Total joint arthroplasty is widely regarded as one of the most successful procedures in modern medicine, restoring limb function and eradicating pain. Thankfully success rates are high and failure rates due to infection are low – in the order of 1-2% in most centres. However with the numbers of total joint arthroplasties undertaken each year even 1% infection is a significant burden. It is vitally important for successful patient outcomes that infections are diagnosed correctly and patients managed optimally either by one or two-stage revisions, with appropriate choices of antibiotics and route of delivery (IV, oral or via loaded bone cement).  Occasionally girdlestones arthrodesis or even long-term antibiotic suppression may be required.

Here at the UK Orthopaedic Microbiology Service we have a dedicated senior laboratory scientist with 21 years experience in the laboratory diagnosis of prosthetic joint infections and also a dedicated medically qualified microbiology consultant who is a nationally respected Orthopaedic Microbiologist.  Our aim is to interpret the results, help you to plan your revision surgery and advise on the optimum choice of antibiotics, all of which is required to achieve a successful patient outcome.

Our specialist orthopaedic service can offer:

  • Timely transport of specimens from your operating theatre to our specialist laboratory
  • Diagnostic Aspirates or Bone Biopsies (depending on surgical preference) pre-revision surgery and interpretation of the result to optimise the antibiotic management of the 1 or 2 stage revision
  • First and second stage tissue processing (Minimum of 5 samples)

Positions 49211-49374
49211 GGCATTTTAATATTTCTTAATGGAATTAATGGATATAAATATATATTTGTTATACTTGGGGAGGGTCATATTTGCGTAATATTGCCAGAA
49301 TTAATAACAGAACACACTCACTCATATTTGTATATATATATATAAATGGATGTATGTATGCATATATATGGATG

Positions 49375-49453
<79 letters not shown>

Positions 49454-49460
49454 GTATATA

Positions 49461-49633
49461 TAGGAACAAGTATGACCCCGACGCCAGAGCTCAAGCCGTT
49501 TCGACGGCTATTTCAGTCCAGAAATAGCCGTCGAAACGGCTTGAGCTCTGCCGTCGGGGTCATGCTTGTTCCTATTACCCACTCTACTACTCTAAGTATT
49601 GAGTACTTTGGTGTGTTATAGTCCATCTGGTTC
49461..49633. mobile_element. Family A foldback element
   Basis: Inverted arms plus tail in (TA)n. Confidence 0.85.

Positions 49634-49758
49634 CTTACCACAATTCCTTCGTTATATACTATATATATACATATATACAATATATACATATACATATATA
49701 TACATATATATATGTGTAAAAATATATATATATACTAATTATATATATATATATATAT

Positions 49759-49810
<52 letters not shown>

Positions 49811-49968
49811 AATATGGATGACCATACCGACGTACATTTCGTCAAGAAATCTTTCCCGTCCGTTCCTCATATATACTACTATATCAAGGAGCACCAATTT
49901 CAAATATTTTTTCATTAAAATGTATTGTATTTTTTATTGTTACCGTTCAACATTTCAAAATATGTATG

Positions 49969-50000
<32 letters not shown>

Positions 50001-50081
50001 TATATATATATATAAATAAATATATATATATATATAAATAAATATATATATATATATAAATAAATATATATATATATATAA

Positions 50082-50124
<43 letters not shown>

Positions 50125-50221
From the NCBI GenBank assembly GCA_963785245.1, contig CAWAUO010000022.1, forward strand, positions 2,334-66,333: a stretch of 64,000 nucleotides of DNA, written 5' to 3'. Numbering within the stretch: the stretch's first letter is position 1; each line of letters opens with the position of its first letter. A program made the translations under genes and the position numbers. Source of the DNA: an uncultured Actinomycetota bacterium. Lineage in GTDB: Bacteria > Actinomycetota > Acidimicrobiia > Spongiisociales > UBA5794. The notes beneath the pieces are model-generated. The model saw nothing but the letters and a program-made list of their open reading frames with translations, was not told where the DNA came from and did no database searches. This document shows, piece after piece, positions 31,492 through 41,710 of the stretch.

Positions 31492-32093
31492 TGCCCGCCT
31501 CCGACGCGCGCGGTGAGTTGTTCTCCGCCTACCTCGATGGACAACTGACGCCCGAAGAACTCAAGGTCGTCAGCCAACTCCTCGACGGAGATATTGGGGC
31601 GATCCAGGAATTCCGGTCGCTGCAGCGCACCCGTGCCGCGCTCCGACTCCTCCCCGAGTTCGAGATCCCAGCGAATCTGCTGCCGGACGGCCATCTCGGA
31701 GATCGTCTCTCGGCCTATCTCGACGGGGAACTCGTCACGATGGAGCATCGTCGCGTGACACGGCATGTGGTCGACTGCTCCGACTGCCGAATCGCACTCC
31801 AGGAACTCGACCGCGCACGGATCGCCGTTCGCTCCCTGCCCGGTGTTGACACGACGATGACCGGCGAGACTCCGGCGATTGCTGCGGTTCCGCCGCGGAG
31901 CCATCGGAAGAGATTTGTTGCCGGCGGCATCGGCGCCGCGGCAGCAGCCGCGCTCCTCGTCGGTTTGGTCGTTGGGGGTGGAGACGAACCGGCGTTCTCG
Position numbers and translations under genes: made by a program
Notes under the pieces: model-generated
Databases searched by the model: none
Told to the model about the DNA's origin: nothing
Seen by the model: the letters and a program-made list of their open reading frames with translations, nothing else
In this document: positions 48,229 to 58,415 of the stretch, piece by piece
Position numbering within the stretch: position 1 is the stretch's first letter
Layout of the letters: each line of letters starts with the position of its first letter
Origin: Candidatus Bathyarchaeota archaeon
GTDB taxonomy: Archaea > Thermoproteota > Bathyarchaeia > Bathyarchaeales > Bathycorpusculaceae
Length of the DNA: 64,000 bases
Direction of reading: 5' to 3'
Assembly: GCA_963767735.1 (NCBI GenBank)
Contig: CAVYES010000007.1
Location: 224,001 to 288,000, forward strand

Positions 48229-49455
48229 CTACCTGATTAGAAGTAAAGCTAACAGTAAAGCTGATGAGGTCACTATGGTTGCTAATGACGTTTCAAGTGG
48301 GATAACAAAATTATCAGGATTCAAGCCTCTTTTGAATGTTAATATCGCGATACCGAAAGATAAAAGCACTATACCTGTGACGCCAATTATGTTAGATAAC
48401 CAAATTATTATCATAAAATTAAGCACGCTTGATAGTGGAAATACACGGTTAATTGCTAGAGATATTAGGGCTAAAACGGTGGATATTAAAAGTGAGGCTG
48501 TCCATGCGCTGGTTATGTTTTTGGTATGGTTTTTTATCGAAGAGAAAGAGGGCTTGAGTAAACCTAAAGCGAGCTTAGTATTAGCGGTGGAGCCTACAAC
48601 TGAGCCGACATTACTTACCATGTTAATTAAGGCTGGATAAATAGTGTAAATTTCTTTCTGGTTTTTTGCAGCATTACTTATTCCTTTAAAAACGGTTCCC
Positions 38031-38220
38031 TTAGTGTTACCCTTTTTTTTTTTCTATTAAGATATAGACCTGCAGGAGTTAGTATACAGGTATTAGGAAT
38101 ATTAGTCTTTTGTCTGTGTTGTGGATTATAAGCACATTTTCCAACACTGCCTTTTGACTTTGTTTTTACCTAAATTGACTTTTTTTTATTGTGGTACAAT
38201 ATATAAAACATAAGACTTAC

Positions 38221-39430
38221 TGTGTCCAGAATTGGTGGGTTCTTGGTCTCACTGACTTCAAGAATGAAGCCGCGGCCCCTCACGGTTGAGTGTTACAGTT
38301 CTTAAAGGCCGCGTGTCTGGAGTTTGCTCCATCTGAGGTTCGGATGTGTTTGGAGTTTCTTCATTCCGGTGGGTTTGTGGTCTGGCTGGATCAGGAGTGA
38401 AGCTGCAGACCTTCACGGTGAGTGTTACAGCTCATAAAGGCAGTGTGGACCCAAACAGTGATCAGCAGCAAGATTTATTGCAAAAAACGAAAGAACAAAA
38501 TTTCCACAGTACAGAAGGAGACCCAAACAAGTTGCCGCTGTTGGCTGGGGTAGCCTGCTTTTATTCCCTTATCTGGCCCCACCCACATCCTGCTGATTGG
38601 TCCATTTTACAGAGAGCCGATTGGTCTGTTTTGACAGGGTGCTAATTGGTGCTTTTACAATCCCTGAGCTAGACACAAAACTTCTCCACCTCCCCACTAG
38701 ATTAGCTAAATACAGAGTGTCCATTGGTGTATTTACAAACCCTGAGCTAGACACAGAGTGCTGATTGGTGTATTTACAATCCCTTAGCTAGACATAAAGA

• Optimum processing of the samples by trained scientists under laminar flow conditions (a facility not available in many laboratories) in accordance with nationally agreed Standard Operating Procedures
  • Accurate and timely organism(s) isolation and identification
  • Accurate Antibiotic Sensitivity Testing based on the organism(s) isolated and route of delivery of the appropriate antibiotics (cement or systemic)
  • Clinical Interpretation of results
  • Reporting of results back to requesting surgeon
  • If required clinical advice/discussion with requesting surgeon on options for managing the patient (whether one-stage, two-stage and antibiotic choices for systemic and/or cement)

I’ve known Dr Rob Townsend and Mr Steve Davies for quite a few years now, as well as participating in research programmes on joint infections together we also co-organise a highly successful annual orthopaedic/microbiology meeting bringing together experts in the fields of microbiology and orthopaedic surgery. On the clinical side we conduct weekly ward rounds and MDT’s and I have to say that I rely upon their accurate results, their professional service, clinical acumen and advice for the optimum management of my patients, many of whom are complicated referrals from other centres.

Professor Ian Stockley, Consultant Orthopaedic Surgeon, immediate past President of the British Hip Society and specialist in Revision Arthroplasty, Sheffield, recently listed as one of the top 10 hip surgeons in the UK (Daily Mail 2010).